Proceedings from the workshop on estimating the contributions of sodium reduction to preventable death

Steven M. Schmidt, Talley Andrews, Kirsten Bibbins-Domingo, Vicki Burt, Nancy R. Cook, Majid Ezzati, Johanna M. Geleijnse, Jack Homer, Michel Joffres, Nora L. Keenan, Darwin R. Labarthe, Malcolm Law, Catherine M. Loria, Diane Orenstein, Michael W. Schooley, Seetha Sukumar, Yuling Hong*

*Corresponding author for this work

Research output: Contribution to journalReview article

3 Scopus citations

Abstract

The primary goal of this workshop was to identify the most appropriate method to estimate the potential effect of reduction in sodium consumption on mortality. Difficulty controlling hypertension at the individual level has motivated international, federal, state, and local efforts to identify and implement population-wide strategies to better control this problem; reduction of sodium intake is one such strategy. Published estimates of the impact of sodium consumption on mortality have used different modeling approaches, effect sizes, and levels of sodium consumption, and thus their estimates of preventable deaths averted vary widely, and are not comparable. In response to this problem, the Centers for Disease Control and Prevention's Division for Heart Disease and Stroke Prevention (DHDSP) convened and facilitated a workshop to examine different methods of estimating the effect of sodium reduction on mortality. The panelists agreed that any of the methodologies presented could provide reasonable estimates, and therefore discussion focused on challenges faced by all methods. The panel concluded that future sodium modeling efforts should generate multiple estimates employing the same scenarios and effect sizes while using different modeling techniques; in addition, future efforts should include outcomes other than mortality (morbidity, costs, and quality of life). Varying reductions in sodium should be modeled at the population level over different time intervals. In an effort to better address some of the uncertainties highlighted by this workshop, the panelists are currently considering developing multiple estimates in a collaborative manner to clarify the potential impact of population-based interventions to reduce sodium consumption.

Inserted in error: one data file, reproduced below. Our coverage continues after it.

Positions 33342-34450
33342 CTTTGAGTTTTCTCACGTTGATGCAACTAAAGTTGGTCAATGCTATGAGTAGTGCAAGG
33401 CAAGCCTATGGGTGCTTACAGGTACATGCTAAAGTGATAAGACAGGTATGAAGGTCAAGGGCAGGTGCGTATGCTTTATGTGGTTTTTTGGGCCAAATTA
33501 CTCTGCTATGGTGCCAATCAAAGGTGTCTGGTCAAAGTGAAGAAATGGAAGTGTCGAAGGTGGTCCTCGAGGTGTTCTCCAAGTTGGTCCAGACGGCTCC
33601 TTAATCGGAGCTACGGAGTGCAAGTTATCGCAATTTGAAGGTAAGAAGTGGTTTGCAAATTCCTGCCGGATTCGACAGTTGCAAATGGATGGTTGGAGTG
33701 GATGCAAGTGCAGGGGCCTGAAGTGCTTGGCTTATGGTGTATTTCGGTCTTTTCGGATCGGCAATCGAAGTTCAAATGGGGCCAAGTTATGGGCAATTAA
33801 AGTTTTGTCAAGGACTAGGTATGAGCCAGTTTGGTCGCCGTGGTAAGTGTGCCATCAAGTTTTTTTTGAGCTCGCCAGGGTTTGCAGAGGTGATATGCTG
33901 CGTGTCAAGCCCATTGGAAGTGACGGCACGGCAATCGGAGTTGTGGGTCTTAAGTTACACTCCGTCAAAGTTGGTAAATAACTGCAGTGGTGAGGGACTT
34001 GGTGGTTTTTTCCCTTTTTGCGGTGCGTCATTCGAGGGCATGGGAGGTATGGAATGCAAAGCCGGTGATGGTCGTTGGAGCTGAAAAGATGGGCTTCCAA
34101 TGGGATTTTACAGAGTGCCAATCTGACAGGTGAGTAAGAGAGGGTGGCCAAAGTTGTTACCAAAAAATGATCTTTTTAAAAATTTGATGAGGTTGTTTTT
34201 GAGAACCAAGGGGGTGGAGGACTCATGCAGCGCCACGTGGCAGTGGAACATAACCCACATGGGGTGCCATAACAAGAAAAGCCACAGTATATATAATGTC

Original languageEnglish (US)
Pages (from-to)35-40
Number of pages6
JournalCVD Prevention and Control
Volume6
Issue number2
DOIs
StatePublished - Jun 2011

Keywords

  • Cardiovascular disease
  • High blood pressure
  • Modeling
  • Mortality
  • Policy intervention
  • Public health
  • Sodium

ASJC Scopus subject areas

  • Epidemiology
  • Community and Home Care
  • Cardiology and Cardiovascular Medicine

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